The cytoplasmic domains (tails) of heterodimeric integrin adhesion receptors mediate integrin biological functions by binding to cytoplasmic proteins. Most integrin beta tails contain one or two NPXYF motifs that can form beta turns. These motifs are part of a canonical recognition sequence for phosphotyrosine-binding (PTB) domains, protein modules that are present in a wide variety of signaling and cytoskeletal proteins. Indeed, talin and ICAP1-alpha bind to integrin beta tails by means of a PTB domain-NPXY ligand interaction. To assess the generality of this interaction the binding of a series of recombinant PTB domains to a panel of short integrin beta tails was examined. In addition to the known integrin-binding proteins, Numb (a negative regulator of Notch signaling) and Dok-1 (a signaling adaptor involved in cell migration) and their isolated PTB domains bind to integrin tails. Furthermore, Dok-1 physically associates with integrin alpha IIb beta 3. Mutations of the integrin beta tails confirm that these interactions are canonical PTB domain-ligand interactions: (1) the interactions were blocked by mutation of an NPXY motif in the integrin tail; (2) integrin class-specific interactions were observed with the PTB domains of Dab, EPS8, and tensin. This specificity, and a molecular model of an integrin beta tail-PTB domain interaction, was used to predict critical interacting residues. The importance of these residues was confirmed by generation of gain- and loss-of-function mutations in beta 7 and beta 3 tails. These data establish that short integrin beta tails interact with a large number of PTB domain-containing proteins through a structurally conserved mechanism (Calderwood, 2003).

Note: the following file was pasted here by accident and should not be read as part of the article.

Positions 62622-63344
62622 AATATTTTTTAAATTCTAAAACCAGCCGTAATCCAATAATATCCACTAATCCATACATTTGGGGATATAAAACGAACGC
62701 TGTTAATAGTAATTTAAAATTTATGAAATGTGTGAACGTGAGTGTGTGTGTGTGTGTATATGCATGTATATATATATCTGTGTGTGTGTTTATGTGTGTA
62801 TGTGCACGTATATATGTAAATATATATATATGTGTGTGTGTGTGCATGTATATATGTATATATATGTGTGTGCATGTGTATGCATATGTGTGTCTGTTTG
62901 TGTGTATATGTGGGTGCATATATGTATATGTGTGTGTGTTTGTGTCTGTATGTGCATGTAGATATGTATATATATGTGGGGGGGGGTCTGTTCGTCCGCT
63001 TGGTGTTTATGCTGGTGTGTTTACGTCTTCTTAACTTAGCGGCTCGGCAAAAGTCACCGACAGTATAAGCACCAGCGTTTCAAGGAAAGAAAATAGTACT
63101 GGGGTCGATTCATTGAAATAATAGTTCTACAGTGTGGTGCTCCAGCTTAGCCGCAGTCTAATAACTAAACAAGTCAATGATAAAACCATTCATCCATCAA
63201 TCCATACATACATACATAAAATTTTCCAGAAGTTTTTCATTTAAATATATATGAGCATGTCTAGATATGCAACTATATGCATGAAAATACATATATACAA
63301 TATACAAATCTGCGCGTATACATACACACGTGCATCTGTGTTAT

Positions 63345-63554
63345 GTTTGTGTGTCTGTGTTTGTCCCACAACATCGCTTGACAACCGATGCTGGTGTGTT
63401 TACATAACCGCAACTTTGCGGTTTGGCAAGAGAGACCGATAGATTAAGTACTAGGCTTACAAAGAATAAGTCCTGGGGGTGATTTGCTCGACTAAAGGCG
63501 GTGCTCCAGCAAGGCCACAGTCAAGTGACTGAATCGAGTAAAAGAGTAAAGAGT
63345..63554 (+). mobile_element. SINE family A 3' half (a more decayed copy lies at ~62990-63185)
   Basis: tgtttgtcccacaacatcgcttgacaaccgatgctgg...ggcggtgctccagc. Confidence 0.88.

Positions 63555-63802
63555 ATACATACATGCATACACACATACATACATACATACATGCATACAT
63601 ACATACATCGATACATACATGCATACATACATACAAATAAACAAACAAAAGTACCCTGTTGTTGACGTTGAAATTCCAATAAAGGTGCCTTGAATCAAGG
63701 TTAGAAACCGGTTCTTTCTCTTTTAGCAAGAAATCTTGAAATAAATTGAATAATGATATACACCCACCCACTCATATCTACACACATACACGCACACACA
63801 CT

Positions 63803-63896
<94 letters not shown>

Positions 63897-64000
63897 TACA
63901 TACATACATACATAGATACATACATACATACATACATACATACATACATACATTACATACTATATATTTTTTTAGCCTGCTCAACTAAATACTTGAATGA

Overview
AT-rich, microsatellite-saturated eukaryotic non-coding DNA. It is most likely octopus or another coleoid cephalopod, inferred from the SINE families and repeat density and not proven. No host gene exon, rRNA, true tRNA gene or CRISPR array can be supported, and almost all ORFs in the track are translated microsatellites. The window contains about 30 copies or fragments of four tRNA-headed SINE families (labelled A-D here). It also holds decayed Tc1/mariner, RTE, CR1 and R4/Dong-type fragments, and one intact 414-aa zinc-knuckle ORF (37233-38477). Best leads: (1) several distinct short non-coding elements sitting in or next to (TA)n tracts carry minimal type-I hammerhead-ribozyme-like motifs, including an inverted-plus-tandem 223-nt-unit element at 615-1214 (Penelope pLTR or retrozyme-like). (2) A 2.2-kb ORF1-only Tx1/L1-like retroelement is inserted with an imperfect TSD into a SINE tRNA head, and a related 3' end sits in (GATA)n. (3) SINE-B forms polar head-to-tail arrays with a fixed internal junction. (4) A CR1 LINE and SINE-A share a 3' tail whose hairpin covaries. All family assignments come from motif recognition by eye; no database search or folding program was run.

Tensin interaction with actin

Tensin, a 200-kD phosphoprotein of focal contacts, contains sequence homologies to Src (SH2 domain), and several actin-binding proteins. These features suggest that tensin may link the cell membrane to the cytoskeleton and respond directly to tyrosine kinase signalling pathways. Three distinct actin-binding domains have been identified within tensin. Recombinant tensin purified after overexpression by a baculovirus system binds to actin filaments with Kd = 0.1 microM, cross-links actin filaments at a molar ratio of 1:10 (tensin/actin), and retards actin assembly by barbed end capping with Kd = 20 nM. Tensin fragments were constructed and expressed as fusion proteins to map domains having these activities. Three regions from tensin interact with actin: two regions composed of amino acids 1 to 263 and 263 to 463 cosediment with F-actin but do not alter the kinetics of actin assembly; a region composed of amino acids 888-989, with sequence homology to insertin, retards actin polymerization. A claw-shaped tensin dimer would have six potential actin-binding sites and could embrace the ends of two actin filaments at focal contacts (Lo, 1994a).